In declaring CCS is likely to play a major role in UK's decarbonisation efforts the Prime Minister draws attention to his failure to deliver progress on carbon capture technology
I've already written extensively on the flaws in David Cameron's performance before the Liaison Committee as part of our live blog, but one final point deserves to be made.
This is the third time the Prime Minister has been quizzed by the Liaison Committee about the UK's longer term decarbonisation plans - the first was in late 2012 and the second in early 2014 - and it is the third time he has refused to be drawn on decarbonisation targets for the 2020s on the grounds we need to wait and see if carbon capture and storage (CCS) technology can prove effective first.
This argument has always had its flaws in so much as it embraces the risk of the UK locking in new fossil fuel infrastructure, such as fracking projects and North Sea oil and gas expansion, that will make it extremely difficult to meet legally binding emissions targets if CCS proves to be a crock (or just very expensive). But it could also be argued that it just about held water, in so much as you wouldn't want to block fossil fuel investment now in the event CCS proves a cost effective form of clean energy, which it one day might.
The problem for Cameron is that his position begs a follow up question: if CCS is so important, what progress have you made on delivering CCS in the UK? The answer, sadly, is very little.
The CCS-reliant argument Cameron presented in the middle of the parliament looks a lot weaker towards the end of a parliament when his government is still yet to award a contract for a $1bn CCS demonstration project, has seen a number of projects fall by the wayside, and has singularly failed to offer the sector the political love, attention, and tax breaks showered upon the similarly nascent fracking industry. The CCS industry has been waiting for more than five years to get off the ground (plans were already underway during the last government), it has complained over and over again it needs more support and a clearer long term policy framework for after the initial demonstration project gets built, and it has shown internationally that projects can and do work. And still it waits.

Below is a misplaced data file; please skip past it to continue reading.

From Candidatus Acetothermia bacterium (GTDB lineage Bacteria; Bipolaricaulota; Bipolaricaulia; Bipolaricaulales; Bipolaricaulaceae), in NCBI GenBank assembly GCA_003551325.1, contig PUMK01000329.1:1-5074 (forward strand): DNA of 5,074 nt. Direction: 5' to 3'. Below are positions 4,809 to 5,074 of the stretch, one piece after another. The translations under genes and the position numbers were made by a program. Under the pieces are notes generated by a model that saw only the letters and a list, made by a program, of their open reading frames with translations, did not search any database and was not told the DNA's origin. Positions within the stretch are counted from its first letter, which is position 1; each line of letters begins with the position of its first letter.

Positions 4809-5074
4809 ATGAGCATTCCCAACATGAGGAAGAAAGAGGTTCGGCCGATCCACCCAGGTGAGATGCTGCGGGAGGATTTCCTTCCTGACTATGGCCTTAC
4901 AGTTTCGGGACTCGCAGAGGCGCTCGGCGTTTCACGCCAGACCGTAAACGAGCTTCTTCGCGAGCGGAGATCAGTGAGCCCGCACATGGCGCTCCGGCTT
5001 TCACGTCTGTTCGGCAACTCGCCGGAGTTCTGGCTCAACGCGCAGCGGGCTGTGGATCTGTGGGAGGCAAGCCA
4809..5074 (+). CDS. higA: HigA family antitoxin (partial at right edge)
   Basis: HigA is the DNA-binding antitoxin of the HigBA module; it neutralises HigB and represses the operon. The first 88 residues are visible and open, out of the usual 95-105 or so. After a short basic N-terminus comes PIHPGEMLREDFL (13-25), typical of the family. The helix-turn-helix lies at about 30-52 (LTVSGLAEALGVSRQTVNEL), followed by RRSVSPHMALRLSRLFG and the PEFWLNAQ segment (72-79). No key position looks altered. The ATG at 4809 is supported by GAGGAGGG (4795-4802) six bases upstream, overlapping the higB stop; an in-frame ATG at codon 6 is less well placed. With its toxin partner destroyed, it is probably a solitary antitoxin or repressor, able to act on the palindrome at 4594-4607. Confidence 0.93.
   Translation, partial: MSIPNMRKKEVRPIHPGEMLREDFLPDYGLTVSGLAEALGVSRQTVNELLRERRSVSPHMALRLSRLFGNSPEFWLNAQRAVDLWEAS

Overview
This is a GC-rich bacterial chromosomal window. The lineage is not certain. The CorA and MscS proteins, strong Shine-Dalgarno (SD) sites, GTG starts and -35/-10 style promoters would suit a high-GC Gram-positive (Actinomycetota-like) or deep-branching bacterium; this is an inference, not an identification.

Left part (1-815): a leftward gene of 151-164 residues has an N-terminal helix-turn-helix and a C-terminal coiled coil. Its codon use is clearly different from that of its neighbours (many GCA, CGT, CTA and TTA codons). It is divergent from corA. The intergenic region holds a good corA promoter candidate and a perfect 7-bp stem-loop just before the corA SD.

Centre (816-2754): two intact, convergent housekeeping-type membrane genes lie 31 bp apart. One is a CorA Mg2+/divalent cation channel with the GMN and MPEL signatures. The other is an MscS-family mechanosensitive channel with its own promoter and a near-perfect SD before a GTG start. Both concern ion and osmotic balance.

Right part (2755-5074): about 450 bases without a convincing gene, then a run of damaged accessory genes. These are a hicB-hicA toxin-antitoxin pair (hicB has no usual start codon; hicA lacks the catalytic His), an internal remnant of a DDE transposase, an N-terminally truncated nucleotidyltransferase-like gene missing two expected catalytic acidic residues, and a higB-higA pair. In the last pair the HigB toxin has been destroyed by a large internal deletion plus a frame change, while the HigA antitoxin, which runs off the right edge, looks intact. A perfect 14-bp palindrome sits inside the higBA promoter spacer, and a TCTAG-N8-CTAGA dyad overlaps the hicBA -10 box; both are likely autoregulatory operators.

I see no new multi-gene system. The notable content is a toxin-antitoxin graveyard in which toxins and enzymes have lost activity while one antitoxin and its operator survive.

We are left facing a choice, either Cameron is being economical with the actualite when he says he is serious about tackling climate change or he is being incompetent in his failure to deliver greater progress on a technology he regards as critical to climate action. I'm not sure which is worse. Either way he is being reckless in his insistence that wider long term decarbonisation plans cannot be finalised until he is satisfied about the efficacy of CCS.
The reality is that Cameron's triangulation on the issue of longer term carbon targets looks ever more like a cynical attempt to mobilise ever more fossil fuel investment while nominally staying true to the Conservative's stated green goals - an attempt that is working judging by recent figures showing the extent to which high carbon project have started to dominate the UK infrastructure pipeline. If the Prime Minister had strained every sinew to get CCS online then he would deserve the benefit of the doubt, but he hasn't, so he doesn't.
Instead, by crossing its fingers and hoping for the best on CCS the Conservatives have been able to justify watering down the energy efficiency efforts and denigrating the onshore wind and solar farm development that we know works as a means of cutting carbon emissions in an increasingly cost effective manner.
Yesterday's bad-mouthing wind farms for narrow political purposes and the failure to offer adequate assurances about fracking impacts were bad, but the contradictions at the heart of what passes for Cameron's post-2020 decarbonisation strategy were even worse.
The problem for Cameron is his current stance cannot hold indefinitely. If he forms the next government one of his tasks next year will be to consider the Committee on Climate Change's recommendation for the fifth carbon budget that runs through to 2032. By then he will be hoping a CCS project will finally be underway and he will be able to point to it and show how the continued expansion of the UK's on and offshore oil and gas industry is compatible with steep cuts in emissions. However, given his government's woeful track record on CCS to date he should not hold his breath. He might end up needing those onshore wind farms that he erroneously thinks most people are fed up with after all.
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